Vibration Transmitters (RMS vs. Peak vs. True Peak)

Vibration transmitters are commonly used in asset reliability programs.  They provide a cost effective means of continuously monitoring the vibration level of the asset.   Vibration transmitters are not machinery protection devices because they do not provide a direct means of shut down.  But they do provide information for Predictive Maintenance and information to plant control systems which can shut down the asset upon a high vibration.

Today’s vibration transmitters offer many more monitoring options than the past.  The output of the transmitter can be selected to be RMS, Peak or True Peak and in units of acceleration (g’s) or velocity (IPS). Most 4-20 mA sensor manufactures, including Wilcoxon offer many different types of sensor ranges and measurement calculations.

How do vibration transmitters calculate these measurement values?

Meter circuits (vibration transmitters) use detectors to establish a level for an AC signal.  Average detectors were used in the first simple voltmeters.  To be more representative of the power in the signal, RMS meters were developed. When we lived in the world of analog voltmeters, it was important to know if the meter was average responding or RMS responding and how the meter function was calibrated.

All this ‘knowledge’ is now buried inside digital meters and is rarely talked about.  However, there are some important distinctions that need to be discussed. Cheap RMS meters continue to use average detectors calibrated for RMS circuits. This was fine when meters were limited to measuring AC line voltage because everything in the US was 110 volts/60 Hz.

However, in our world of dynamic waveforms (vibration signals), no longer are we limited to just 60 Hz signals. Vibration signals run the gamut of ~0.5 Hz to 10,000 Hz+. The early RMS detectors were limited in their frequency range to a few hundred Hertz.  Because of their limited frequency range, true RMS detectors with a wider frequency range were developed to accommodate the growing requirement of vibration signal analysis.

With the wider frequency range a new problem developed.  How could a meter that was responsive to 0.5 Hz signals, 2 seconds in length, co-exist with signals of 10,000 Hz, 0.0001 seconds in length?  If the detector followed the 10,000 Hz signal it would be very fast responding but would misrepresent the information from the 0.5 Hz signal. If the meter was slowed down to accurately report the value at 0.5 Hz, whatever was happening at 10,000 Hz would be completely missed. To solve this problem a compromise was reached in engineering circles; signals with wide bandwidths (vibration), would have a 1 second averaging time as it most accurately represents the input signal.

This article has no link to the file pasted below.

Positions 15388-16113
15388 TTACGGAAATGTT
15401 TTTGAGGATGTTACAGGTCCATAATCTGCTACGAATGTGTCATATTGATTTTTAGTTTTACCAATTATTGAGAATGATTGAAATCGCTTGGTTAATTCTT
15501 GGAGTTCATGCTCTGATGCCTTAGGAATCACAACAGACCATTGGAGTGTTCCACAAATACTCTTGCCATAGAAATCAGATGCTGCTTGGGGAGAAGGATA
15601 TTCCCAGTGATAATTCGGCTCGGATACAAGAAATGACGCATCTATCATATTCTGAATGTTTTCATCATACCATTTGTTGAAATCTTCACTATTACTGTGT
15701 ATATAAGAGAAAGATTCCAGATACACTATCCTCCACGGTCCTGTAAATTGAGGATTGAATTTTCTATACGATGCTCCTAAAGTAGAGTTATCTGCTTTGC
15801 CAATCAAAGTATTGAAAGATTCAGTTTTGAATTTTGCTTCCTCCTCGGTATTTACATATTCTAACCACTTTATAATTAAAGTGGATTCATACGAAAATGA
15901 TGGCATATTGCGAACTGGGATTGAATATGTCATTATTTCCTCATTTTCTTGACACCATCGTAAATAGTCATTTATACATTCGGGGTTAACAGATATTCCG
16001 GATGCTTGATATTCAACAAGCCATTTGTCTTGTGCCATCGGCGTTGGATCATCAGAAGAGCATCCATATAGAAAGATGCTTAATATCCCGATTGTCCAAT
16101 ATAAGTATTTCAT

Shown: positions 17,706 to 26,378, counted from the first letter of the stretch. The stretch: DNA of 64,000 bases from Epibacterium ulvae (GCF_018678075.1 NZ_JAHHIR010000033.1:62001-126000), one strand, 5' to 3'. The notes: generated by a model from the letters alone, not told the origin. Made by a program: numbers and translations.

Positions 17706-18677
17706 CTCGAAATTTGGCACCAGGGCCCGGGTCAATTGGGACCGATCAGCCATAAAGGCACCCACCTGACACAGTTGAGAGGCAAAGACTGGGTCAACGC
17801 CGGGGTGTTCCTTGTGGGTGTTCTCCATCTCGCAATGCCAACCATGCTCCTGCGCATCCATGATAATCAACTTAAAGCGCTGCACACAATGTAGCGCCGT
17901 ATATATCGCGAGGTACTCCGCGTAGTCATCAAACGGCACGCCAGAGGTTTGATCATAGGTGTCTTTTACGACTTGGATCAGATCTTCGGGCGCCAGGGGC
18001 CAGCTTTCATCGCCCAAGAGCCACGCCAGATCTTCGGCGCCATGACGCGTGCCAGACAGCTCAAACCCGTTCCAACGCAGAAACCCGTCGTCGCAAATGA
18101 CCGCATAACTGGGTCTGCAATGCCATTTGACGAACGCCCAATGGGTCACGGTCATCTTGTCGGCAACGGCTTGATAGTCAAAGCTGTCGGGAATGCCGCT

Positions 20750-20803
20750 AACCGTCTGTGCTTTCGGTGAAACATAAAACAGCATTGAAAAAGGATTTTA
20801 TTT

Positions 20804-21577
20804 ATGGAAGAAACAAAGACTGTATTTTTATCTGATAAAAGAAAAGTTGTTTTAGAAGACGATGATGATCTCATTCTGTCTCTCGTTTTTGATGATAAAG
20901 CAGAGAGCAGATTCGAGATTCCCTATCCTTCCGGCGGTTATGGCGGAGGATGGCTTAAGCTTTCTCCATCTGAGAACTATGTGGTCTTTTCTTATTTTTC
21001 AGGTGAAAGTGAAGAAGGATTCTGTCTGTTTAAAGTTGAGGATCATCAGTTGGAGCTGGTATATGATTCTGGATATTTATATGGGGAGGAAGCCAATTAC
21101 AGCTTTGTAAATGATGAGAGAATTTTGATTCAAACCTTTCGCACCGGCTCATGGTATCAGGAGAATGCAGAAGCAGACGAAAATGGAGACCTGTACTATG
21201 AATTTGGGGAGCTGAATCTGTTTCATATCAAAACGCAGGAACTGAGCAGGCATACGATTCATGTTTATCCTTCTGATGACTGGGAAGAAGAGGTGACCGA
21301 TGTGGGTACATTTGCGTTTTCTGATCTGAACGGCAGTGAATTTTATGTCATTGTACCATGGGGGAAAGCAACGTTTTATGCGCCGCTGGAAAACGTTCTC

Therefore, the output from a 4-20 mA RMS vibration transmitter represents some level over a fixed time period, usually 1 second. What is the process of RMS, root-mean-square calculations?  In this calculation processes, the raw AC vibration signal is 1) electronically squared, 2) a mean value is established over a time period and 3) the square root of this mean value is extracted. Unlike some processes, such as Fourier transforms which is a block process, the RMS process is continuous, always updating the value as new data is measured.

Bottom line… Changing the time period of the mean calculation from one second to something else will change the 4-20 mA sensor output from RMS, to Peak or to True-Peak.

Now that you know there is a difference in the method the sensor circuit process the signal, you should also know there is a definite difference in their application.  In the vibration field most users are very familiar with ‘peak values’. Peak values are easy to identify if you have a time waveform to view. Since we do not have that luxury in a 4-20 mA sensor, the transmitter output must somehow represent the peak value of the waveform.  In these sensors most often the averaging time, (the mean calculation) of the RMS detector is shortened. This allows the circuit to closely follow the peak value of an incoming waveform.  A reasonable estimate of the averaging time of a peak detector, as used by most brands, would be in the neighborhood of 100 milliseconds. This is a 10 times faster response than the industry standard RMS vibration transmitter.

For ‘normal’ predictive maintenance monitoring against standards such as ISO 10816, the Wilcoxon ‘peak’ 4-20 mA sensor PC421VP-XX is recommended. This is a true RMS responding sensor calibrated for ‘peak’ levels and very effective in overall vibration monitoring.

The Wilcoxon ‘true peak’ detector uses an averaging time of around 1 millisecond. This is one hundred times faster than the typical ‘peak’ detector vibration transmitter.  In short, Wilcoxon ‘true peak’ vibration transmitters are very effective in identifying early stage roller bearing wear or gear mesh problems. Other applications include reciprocating engines and compressor where impacts are continually present.  The Wilcoxon True Peak vibration sensor is PC421ATP-XX.

Next time you consider installing vibration sensors, remember there is a difference in their design, their purpose and the company that builds them.  Wilcoxon offers superior products, superior product application support and a Life Time Warranty.